The following techniques are suitable for imaging surfaces. Each has advantages and so the information you wish to obtain from a sample will determine which technique is the best to use.
Scanning Electron Microscopes (SEM)
SEMs are able to image surfaces with a wide range of magnifications for a number of sample types. We are able to help prepare samples with a thin carbon or metal film, depending on requirements. The large depth of field that SEM allows provides a clear image and the technique is used across a wide range of disciplines. Within the RTP we have three SEMs; the Zeiss Supra 55-VP, the Zeiss Gemini and the Jeol 4500 FIB/SEM. The Supra 55-VP has a magnification range of 12x to 900,000x and a resolution of 1 nm. The machine is suitable for a wide range of samples and user experience levels and also has a cryo stage to allow for low temperature measurements. The Zeiss Gemini has a resolution of 1nm at 1kV and 0.6nm resolution at higher accelerating voltages, which is as good as it gets for any SEM in the world. The 4500 FIB/SEM is able to both obtain SEM images and also precisely cut samples. This allows for complex structure formation and creation of sample cross sections for use with other techniques. The 4500 FIB/SEM is more suitable for experiments with specific requirements and more experienced users.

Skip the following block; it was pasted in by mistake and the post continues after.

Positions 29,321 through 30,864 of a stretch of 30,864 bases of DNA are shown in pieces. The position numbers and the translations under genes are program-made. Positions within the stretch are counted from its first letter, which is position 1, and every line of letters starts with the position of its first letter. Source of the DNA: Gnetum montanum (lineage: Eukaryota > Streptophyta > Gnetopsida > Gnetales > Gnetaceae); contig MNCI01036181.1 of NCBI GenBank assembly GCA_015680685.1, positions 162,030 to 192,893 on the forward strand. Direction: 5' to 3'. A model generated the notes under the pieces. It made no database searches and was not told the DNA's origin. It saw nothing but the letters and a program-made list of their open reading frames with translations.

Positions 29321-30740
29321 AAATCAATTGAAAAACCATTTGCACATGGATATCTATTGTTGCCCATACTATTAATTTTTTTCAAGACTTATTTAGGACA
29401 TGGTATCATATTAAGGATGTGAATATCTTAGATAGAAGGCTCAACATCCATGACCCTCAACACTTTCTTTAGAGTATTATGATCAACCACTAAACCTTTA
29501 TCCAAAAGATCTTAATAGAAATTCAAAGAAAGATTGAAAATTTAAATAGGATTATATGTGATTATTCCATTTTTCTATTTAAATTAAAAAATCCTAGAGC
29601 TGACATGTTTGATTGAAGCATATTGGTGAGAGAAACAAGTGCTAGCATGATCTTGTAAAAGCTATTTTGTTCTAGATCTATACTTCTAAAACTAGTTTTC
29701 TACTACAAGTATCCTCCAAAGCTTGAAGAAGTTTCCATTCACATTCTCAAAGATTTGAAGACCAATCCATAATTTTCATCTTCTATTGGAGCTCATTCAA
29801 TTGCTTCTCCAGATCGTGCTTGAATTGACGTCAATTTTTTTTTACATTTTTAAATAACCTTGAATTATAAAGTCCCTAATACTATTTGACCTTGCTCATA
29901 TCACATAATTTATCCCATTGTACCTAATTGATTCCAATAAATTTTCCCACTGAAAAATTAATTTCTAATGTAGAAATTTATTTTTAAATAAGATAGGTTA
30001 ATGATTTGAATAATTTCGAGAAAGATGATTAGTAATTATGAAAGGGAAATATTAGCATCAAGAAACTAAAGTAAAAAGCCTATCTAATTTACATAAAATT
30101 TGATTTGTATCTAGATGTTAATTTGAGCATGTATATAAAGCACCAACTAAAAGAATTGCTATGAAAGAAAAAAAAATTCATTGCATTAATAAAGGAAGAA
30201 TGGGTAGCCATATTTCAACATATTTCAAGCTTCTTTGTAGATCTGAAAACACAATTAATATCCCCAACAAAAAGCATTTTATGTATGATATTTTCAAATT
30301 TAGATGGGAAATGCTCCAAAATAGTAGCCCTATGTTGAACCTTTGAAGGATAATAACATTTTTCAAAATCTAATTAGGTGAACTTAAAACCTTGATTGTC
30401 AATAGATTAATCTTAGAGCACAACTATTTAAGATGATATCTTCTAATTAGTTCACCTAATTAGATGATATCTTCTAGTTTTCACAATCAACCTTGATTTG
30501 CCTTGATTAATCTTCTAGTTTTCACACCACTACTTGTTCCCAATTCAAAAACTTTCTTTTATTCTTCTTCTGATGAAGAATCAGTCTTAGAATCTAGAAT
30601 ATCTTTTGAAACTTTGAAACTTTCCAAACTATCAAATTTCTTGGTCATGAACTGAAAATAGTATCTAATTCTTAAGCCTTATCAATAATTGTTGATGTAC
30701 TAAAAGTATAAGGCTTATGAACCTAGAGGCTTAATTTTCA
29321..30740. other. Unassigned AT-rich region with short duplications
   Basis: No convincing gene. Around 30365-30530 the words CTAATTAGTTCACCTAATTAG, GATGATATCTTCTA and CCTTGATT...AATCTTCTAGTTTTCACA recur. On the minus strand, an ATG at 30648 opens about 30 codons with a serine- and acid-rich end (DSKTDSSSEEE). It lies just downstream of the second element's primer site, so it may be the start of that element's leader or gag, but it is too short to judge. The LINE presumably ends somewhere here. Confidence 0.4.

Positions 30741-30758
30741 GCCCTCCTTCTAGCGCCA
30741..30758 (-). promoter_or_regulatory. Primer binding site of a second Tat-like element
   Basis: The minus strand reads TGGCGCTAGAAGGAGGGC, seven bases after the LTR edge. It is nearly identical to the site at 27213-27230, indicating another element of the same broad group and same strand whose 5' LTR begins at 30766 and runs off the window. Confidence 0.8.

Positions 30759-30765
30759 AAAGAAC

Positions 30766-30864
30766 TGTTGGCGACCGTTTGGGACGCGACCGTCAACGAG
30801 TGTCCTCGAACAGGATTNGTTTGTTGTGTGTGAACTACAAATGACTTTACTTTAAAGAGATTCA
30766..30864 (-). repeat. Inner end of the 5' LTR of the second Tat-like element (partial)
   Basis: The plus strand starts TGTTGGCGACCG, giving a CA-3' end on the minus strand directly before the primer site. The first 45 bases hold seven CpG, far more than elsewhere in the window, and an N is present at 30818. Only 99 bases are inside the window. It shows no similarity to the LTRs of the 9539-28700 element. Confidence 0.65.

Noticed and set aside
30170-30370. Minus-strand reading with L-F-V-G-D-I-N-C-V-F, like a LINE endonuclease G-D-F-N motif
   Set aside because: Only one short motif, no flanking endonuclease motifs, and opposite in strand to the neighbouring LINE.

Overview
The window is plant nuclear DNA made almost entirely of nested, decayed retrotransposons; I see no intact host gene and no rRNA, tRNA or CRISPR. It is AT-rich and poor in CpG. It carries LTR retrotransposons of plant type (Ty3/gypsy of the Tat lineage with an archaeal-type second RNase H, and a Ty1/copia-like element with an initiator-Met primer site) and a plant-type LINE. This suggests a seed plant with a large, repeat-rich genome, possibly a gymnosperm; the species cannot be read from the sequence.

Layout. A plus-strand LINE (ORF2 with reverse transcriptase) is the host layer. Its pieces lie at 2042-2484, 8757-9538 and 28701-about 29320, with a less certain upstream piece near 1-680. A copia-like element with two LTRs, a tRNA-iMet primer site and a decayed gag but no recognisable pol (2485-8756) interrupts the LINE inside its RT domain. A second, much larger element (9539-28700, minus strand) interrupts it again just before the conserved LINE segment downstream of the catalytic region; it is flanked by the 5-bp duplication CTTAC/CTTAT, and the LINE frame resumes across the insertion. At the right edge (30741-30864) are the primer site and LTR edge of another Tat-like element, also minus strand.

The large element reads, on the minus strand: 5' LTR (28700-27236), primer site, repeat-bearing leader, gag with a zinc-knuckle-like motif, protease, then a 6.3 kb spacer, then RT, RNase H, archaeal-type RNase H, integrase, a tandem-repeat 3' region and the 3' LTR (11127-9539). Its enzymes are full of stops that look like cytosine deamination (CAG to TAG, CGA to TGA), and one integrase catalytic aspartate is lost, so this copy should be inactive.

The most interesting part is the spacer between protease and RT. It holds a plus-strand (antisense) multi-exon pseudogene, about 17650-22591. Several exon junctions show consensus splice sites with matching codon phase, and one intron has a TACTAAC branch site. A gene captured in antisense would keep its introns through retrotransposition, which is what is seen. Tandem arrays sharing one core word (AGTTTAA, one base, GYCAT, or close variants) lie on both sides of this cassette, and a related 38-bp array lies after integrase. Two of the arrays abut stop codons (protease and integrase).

JEOL 4500 FIB-SEM
Atomic Force Microscopes (AFM)
AFMs are able to give information on the roughness of a surface and work with a wide range of samples, including insulators. They can also image in liquids and offer a range of other modes of imaging. The RTP has two AFMs; the Asylum Research MFP3D-SA and the Veeco Multimode. The MFP3D-SA has a range of modes available, as well as a heating stage for imaging between 30 to 250 Celsius. The Multimode also has a range of modes, including STM. Both are suitable for users of different experience levels.